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that's your T/P valve, also known as Temperature/Pressure. It pops off whenever the water in the heater gets too hot or the system pressure gets too high.
***************************************** Nate covered the basics well, but one thing was not addressed. Why is it leaking? As they get old, some do start to leak but others leak because the thermostat is bad causing overheating, or water pressure is up for some reason, or it blew off once and grit got in there so it won't seat properly.
Keep an eye on the new valve to see if you need to investigate more.
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Ed Pawlowski wrote:

Go back and read again. He did cover the possibility that the water was too hot and/or the pressure was too high.
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call the tank manufacturer with model and serial number. if its old justr replace it and write the install date on the outside of the tank for future easy reference
water heaters are pretty cheap appliances and not costly enough to spend a lot of time or money repairing, while new ones are more reliable, and energy effiucent
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I've actually had two go bad on me when there was no other failure. Water temp about 120F (too low for my comfort, actually - I"ve since set it higher) and pressure never exceeding 80 PSI. The other was at my parents house, it failed Xmas AM one year. That made for a fun holiday - nothing like celebrating by sucking water out of the carpet with a shop-vac. (this was before my parents renovated the basement, PO's had carpeted the laundry room floor. WTF?) Also no excessive temp (didn't measure it) and that house was actually on a well with a large expansion tank, so overpressure not a possibility. I believe the well pump cutoff was set at 60 PSI. They do just get weak with age, apparently - and grit holding them open once they *do* pop off is a possibility that grows larger with age.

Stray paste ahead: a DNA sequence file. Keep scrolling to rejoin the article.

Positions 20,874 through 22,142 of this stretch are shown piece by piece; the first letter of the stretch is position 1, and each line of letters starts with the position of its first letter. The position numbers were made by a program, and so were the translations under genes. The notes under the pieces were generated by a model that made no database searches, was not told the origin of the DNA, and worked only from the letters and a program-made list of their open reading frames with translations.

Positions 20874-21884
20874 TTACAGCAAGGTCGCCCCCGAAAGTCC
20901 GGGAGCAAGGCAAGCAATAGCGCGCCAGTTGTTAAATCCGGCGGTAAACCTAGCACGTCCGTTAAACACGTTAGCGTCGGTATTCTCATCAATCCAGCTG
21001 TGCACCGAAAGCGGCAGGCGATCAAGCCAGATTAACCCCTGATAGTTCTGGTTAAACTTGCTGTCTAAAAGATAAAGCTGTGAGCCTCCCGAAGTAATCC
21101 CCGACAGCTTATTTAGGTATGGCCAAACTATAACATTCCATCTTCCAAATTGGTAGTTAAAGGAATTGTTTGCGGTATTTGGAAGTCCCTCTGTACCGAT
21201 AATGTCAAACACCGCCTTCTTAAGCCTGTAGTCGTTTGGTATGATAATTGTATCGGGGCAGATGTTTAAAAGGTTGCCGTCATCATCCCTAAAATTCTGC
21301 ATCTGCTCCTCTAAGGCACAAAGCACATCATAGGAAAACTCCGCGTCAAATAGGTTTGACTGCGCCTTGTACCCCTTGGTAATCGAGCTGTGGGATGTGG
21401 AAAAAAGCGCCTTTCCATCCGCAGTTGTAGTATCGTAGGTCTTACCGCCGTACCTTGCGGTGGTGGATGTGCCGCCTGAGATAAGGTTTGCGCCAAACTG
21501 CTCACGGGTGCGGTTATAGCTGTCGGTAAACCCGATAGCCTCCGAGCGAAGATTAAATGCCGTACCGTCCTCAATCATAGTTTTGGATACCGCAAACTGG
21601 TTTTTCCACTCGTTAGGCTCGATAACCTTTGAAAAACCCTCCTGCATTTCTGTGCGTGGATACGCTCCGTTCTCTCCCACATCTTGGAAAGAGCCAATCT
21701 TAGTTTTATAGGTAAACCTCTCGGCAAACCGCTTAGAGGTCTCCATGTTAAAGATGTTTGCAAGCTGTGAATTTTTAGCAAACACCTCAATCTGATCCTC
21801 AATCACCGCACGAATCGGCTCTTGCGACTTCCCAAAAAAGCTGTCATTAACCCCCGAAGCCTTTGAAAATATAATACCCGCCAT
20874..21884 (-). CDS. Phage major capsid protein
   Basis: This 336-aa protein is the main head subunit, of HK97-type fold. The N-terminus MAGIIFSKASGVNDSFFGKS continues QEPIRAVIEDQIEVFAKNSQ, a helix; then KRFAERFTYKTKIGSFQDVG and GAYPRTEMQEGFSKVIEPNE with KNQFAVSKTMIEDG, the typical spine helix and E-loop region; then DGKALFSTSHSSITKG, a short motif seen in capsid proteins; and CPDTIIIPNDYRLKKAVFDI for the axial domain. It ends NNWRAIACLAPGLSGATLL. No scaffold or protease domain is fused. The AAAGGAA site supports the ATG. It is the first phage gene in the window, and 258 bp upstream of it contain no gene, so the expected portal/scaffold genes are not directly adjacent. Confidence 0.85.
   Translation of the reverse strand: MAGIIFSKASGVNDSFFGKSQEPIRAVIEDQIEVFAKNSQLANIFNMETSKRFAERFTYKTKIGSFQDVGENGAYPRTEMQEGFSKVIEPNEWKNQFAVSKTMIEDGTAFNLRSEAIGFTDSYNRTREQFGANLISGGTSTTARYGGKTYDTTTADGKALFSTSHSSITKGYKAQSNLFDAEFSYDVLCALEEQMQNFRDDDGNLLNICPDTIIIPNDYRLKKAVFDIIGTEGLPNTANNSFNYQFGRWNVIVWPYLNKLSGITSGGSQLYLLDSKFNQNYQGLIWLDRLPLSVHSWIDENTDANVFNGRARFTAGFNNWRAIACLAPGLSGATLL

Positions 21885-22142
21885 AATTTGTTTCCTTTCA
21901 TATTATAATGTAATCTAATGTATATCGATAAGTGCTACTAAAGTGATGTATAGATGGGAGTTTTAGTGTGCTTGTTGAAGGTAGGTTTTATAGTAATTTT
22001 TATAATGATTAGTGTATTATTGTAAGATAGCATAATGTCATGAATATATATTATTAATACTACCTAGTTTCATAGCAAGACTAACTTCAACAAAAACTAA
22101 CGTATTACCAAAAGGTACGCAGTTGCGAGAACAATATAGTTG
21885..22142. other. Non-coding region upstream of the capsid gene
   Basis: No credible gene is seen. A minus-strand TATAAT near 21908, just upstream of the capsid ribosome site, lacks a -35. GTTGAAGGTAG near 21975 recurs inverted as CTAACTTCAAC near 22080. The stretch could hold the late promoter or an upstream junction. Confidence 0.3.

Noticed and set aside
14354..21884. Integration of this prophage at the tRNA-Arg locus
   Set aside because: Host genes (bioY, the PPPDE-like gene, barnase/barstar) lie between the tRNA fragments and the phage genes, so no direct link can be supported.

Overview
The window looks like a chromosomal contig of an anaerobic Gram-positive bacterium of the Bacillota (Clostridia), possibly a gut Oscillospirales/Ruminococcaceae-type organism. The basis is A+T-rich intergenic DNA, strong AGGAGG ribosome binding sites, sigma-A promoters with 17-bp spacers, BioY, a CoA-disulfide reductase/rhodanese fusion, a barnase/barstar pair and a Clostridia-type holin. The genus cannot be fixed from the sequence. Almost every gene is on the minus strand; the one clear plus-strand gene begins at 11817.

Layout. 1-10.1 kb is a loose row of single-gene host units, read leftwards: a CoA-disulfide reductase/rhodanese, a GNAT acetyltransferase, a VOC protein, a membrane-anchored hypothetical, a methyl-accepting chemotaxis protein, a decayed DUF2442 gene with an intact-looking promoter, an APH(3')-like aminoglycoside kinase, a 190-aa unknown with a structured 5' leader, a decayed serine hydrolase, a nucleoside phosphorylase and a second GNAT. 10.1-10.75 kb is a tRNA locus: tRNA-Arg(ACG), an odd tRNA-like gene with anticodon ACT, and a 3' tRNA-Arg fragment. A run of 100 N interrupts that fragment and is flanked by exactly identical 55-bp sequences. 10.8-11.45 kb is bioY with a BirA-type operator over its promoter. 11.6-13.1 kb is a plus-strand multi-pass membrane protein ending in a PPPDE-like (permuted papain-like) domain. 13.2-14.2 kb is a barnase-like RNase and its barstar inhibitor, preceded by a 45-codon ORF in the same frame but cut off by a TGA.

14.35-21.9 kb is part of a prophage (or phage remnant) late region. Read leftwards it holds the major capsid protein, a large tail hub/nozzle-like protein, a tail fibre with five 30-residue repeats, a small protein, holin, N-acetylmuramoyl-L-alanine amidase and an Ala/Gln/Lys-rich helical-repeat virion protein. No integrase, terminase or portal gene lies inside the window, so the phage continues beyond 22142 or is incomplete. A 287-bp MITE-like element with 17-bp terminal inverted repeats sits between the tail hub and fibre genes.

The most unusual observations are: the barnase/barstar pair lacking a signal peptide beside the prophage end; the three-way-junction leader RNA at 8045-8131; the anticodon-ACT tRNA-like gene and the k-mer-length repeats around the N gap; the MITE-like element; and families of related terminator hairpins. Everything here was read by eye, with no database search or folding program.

nate
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The manufacture date should be on the name plate. If it is more than 10 years old you probably want to replace it rather then put money into it.
You are supposed to test the T&P valve every year, though no one does.
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meh, maybe, maybe not. I have a 20 year old tank in my basement that I just replaced the anode and T/P on last year. Yeah, I probably could have gotten more efficiency out of a newer tank, but I don't need the hassle/expense right now. Anode wasn't cheap, but I don't do gas work myself, so it's probably an order of magnitude less than a new tank, installed. (well, not counting the 3/4" drive breaker bar and 3/4" to 1/2" socket adapter that I needed to purchase... but I'll use those again for sure.) The old one still had a lot of magnesium on it although it was corroded enough that it was obviously doing its job, so I don't suspect any significant corrosion of the tank. We'll see in 5 years or so whether I got my money's worth or not.
Replacing the T/P is cheap and easy enough (for someone with basic plumbing tools laying around) that it's worth it even if you replace the tank in two months, just to have uninterrupted hot water and a dry basement.
Which reminds me... it's about that time to drain down the water to the garage, which is my yearly reminder to flush all the tanks... yes I have ball valves on all of them, that's some scary s**t, replacing the drain valve on a 20 year old tank, but I got lucky.
nate